U.S. Department of the Treasury Moves to Make Cash Purchases of High End Real Estate More Transparent in Two Regions

Treasury_Department_rear_view

The story broke in The New York Times today, and it only affects Manhattan and Miami real estate right now... but get ready. The Feds are tired of cash buyers who hide their identities in “shell ownership” of luxury real estate. I, for one, am happy as it is so hard to chase down ownership of a property when it is in an LLC. But this could be a real game changer in those markets, and I will bet you a bottle of Veuve San Francisco is next: The Times also reports that 48% of the buyers in the Bay area used shell companies, whereas only 37% did in Miami, where the new rules will be effective beginning this March through August.

Treasury is essentially running a field test to see if they can capture scofflaws or major money stashing, and they plan to use title companies and mortgage companies to do so.

Since 2000, 44% of real estate sales over $5 million in the United States were to shell companies or, as I prefer to call them, LLCs. That came from what must have been a laborious investigative report by The New York Times. And that report may have influenced the folks in D.C. to implement this legislation —

Officials said the new government efforts were inspired in part by a series last year in The New York Times that examined the rising use of shell companies as foreign buyers increasingly sought safe havens for their money in the United States.

The use of shell companies in real estate is legal, and L.L.C.s have a range of uses unrelated to secrecy. But a top Treasury official, Jennifer Shasky Calvery, said her agency had seen instances in which multimillion-dollar homes were being used as safe deposit boxes for ill-gotten gains, in transactions made more opaque by the use of anonymous shell companies.

This is the first time the feds have required real estate-related companies to completely disclose names behind all-cash transactions. The Times suggests it may send shudders in certain parts of the Real estate community, particularly those high end sales where agents often keep very tight lips about the sellers, while benefiting enormously from high end sales commissions on appreciating properties snatched up by uber wealthy buyers. Those buyers prefer not to divulge their names for security or just plain privacy..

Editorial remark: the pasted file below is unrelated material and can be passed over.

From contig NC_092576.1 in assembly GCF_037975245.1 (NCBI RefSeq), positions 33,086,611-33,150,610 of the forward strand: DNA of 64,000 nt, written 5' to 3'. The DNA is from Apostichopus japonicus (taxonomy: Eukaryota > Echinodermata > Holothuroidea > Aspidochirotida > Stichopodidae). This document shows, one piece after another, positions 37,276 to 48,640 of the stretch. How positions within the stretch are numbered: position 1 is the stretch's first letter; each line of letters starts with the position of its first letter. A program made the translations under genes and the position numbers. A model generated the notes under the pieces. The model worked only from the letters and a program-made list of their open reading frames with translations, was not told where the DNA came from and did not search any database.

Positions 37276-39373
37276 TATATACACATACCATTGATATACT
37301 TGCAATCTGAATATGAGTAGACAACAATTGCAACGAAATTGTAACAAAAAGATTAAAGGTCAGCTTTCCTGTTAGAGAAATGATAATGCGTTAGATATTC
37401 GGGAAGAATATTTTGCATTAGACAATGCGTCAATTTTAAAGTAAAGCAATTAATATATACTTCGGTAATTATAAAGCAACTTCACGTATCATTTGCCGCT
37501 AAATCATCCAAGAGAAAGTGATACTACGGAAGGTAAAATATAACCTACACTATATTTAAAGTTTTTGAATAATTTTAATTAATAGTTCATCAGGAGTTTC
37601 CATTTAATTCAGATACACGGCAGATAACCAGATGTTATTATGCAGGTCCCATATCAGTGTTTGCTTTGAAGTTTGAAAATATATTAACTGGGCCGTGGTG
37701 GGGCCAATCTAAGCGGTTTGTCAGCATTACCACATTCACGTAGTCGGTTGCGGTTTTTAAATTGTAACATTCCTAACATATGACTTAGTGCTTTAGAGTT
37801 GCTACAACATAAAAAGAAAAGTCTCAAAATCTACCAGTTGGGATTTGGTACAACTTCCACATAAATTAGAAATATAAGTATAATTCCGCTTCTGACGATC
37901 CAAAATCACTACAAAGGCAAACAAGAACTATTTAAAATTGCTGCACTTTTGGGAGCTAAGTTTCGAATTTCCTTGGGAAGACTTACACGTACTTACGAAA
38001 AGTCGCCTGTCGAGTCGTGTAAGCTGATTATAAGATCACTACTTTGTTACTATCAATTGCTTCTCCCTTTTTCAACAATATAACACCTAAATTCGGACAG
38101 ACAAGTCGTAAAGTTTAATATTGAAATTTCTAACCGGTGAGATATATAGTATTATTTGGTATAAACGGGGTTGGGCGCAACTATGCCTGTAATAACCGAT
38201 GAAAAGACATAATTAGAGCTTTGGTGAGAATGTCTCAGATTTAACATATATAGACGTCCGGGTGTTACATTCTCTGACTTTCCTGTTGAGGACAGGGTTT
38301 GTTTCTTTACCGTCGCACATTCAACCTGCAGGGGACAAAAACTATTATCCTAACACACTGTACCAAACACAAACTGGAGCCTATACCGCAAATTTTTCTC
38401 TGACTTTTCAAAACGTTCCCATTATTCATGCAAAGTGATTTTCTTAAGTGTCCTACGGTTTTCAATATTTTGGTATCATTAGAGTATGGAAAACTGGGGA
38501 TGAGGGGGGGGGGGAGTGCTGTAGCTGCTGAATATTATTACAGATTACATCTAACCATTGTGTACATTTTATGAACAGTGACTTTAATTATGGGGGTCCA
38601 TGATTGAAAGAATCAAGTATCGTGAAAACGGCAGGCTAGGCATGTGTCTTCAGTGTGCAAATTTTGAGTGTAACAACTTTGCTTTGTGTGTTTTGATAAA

According to the story, “the initiative is part of a broader federal effort to increase the focus on money laundering in real estate. Treasury and federal law enforcement officials said they were putting greater resources into investigating luxury real estate sales that involve shell companies like limited liability companies, often known as L.L.C.s; partnerships; and other entities.”

It has been getting a little wild. Or shall I say, greedy?

The Times examined a decade of ownership at an iconic condominium complex near Central Park, the Time Warner Center, and found a number of hidden owners who had been the subjects of government investigations. They included former Russian senators, a former governor from Colombia, a British financier, and a businessman tied to the prime minister of Malaysia, who is now under investigation. In Florida, The Times uncovered a condominium in Boca Raton tied to Mexico’s top housing official, who recently stepped down and is now a leading contender for the governor’s office in the southern state of Oaxaca.

The focus will be all cash sales and transactions using shell companies. “The government is requiring title insurance companies, which are involved in virtually all sales, to discover the identities of buyers and submit the information to the Treasury. The government will put the information into a database for law enforcement.”

This will affect billions of dollars in real estate transactions. In Manhattan, names of buyers who spend more than $3 million will be reported; in Miami-Dade County, the threshold is only one million for cash sales. That’s probably half of the Miami market. In Manhattan, there were 1,045 residential sales of $3 million or more in the second half of 2015, or about $6.5 billion worth of real estate transactions.

In addition to starting in only two markets, the requirement runs from March through August. If Treasury officials find that many sales involved suspicious money, Ms. Calvery said, they would develop permanent reporting requirements across the country.

Could this be the beginning of more government watchdogging over Real Estate? Apparently the Feds are really watching: the Federal Bureau of Investigation has created a new unit to focus on money laundering, and real estate will be a central emphasis.

Get ready for more headaches and regulations to wade through, more scrutiny probably placed on the Title Company. Meantime, I wonder how this will affect our market. We have a lot of lovely condominiums here in Dallas, and cash can still be kept pretty quiet in Texas. Plus we are a non-disclosure state. If the buyers don’t come here, they may head to the Off Shore islands like Grand Cayman and Nassau, who could see property values rise.

This is definitely w story we will be watching, but what do you think???